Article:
Narcos Theme song’s Hidden Meaning Revealed

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Narcos Theme song's Hidden Meaning Revealed
Narcos Theme song's Hidden Meaning Revealed

On the off chance that Narcos were taped in the style of a Bollywood film or Mamma Mia, at that point the show’s different medication masters would accumulate toward the finish of the period, exhaust all their repressed pressure, and host a move get-together to the show’s signature tune, “Tuyo” by Rodrigo Amarante. 

Shockingly, Narcos: Mexico offers no such alleviation from its unwavering scenes of savage firearm savagery. In any event “Tuyo,” playing over every scene’s opening credits, goes about as a short two-minute respite. Also, what an astounding relief it is. 

“Tuyo” may seem like a wedding-fitting adoration melody, yet “Tuyo” was really created explicitly for Narcos. Brazilian artist-musician Rodrigo Amarante stated “Tuyo” remembering Pablo Escobar, the famous cocaine dealer who was the focal point of Narcos’ initial two seasons. 

As indicated by NPR, Amarante explicitly stated “Tuyo” from the viewpoint of Escobar’s mom. She portrays the way toward raising the “kid that would turn into a beast,” as NPR put it. Rather than making a sonic tribute to the ’80s, when the show is set, Amarante diverted the affection tunes of Escobar’s mom’s period.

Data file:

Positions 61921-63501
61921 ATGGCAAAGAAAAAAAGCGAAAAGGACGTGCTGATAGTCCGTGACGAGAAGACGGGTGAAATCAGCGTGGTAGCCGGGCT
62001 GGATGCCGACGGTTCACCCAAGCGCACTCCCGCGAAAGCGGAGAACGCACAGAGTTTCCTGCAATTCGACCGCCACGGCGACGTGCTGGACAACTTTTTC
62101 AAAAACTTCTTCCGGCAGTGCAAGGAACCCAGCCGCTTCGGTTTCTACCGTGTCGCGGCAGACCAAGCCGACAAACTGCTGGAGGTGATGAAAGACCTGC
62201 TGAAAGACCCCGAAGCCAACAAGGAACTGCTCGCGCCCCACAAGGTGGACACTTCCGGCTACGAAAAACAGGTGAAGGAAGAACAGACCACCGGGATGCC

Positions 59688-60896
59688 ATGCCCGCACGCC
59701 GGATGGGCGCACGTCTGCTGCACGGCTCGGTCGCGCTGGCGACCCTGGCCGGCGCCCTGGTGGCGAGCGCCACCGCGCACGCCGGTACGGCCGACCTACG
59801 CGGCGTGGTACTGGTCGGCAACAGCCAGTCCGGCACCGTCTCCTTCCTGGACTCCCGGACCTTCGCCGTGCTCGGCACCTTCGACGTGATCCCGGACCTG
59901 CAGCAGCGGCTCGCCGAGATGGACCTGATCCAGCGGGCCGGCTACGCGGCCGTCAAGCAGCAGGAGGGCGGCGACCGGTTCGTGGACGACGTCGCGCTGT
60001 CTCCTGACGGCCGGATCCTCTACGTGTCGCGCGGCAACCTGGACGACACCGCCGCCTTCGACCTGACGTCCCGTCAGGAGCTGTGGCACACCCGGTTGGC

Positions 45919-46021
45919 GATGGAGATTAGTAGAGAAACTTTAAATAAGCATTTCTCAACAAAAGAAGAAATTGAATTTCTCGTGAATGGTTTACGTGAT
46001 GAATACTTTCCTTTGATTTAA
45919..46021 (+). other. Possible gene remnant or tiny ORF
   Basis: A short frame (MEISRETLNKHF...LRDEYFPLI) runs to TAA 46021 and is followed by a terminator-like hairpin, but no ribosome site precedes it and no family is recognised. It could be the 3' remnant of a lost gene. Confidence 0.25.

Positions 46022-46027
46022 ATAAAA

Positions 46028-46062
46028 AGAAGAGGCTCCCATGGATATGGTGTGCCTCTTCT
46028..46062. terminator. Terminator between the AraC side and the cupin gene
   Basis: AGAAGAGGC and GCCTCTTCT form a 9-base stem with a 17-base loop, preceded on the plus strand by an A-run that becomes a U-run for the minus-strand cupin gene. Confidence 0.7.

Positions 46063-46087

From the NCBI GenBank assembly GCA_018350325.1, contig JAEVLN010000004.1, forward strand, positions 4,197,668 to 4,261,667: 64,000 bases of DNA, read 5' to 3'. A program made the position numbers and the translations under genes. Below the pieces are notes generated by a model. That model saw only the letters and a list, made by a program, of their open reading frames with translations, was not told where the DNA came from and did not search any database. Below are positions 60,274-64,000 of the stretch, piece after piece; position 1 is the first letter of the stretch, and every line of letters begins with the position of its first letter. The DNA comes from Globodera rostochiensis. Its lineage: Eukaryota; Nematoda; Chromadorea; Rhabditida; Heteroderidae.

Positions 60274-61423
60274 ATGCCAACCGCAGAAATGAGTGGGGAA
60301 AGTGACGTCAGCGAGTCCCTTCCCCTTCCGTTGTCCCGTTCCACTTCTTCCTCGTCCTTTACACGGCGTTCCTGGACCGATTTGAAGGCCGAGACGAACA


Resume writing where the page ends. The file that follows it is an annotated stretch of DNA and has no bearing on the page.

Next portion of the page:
Narcos Theme song's Hidden Meaning Revealed

Utilizing non-literal language, the verses evoke Escobar as a ground-breaking, enthusiastic, and tricky figure. The tune’s opening lines, “I am the fire that consumes your skin/I am the water that murders your thirst,” catch Escobar’s duality as a supplier and as a threat.

Most importantly, this stanza paints Escobar as an unpreventable power of nature on which individuals have come to depend as they would ablaze, or on water. 

The subsequent stanza utilizes the symbolism of a romance book (“You’re the air that I inhale/And the moon’s light on the ocean”), highlighting Escobar’s gentler side, which the show represents in his associations with his family. 

Similarly, as Narcos makes a nuanced picture of the Medellin cartel’s famous pioneer, Amarante’s objective with “Tuyo” was to “unobtrusively refine the beast of Escobar,” as indicated by NPR. At last, this cautious portrayal makes Escobar’s plunge into viciousness and remorselessness all the harder to stomach.

The equivalent can be said for the show’s portrayal of all its ethically equivocal meditation masters, including Miguel Ángel Felix Gallardo of Narcos: Mexico. 

Considering his elevated goals with “Tuyo,” Amarante most likely never speculated his profound, entrancing melody would proceed to have a second life as the soundtrack for web images—and fan fixation.

 

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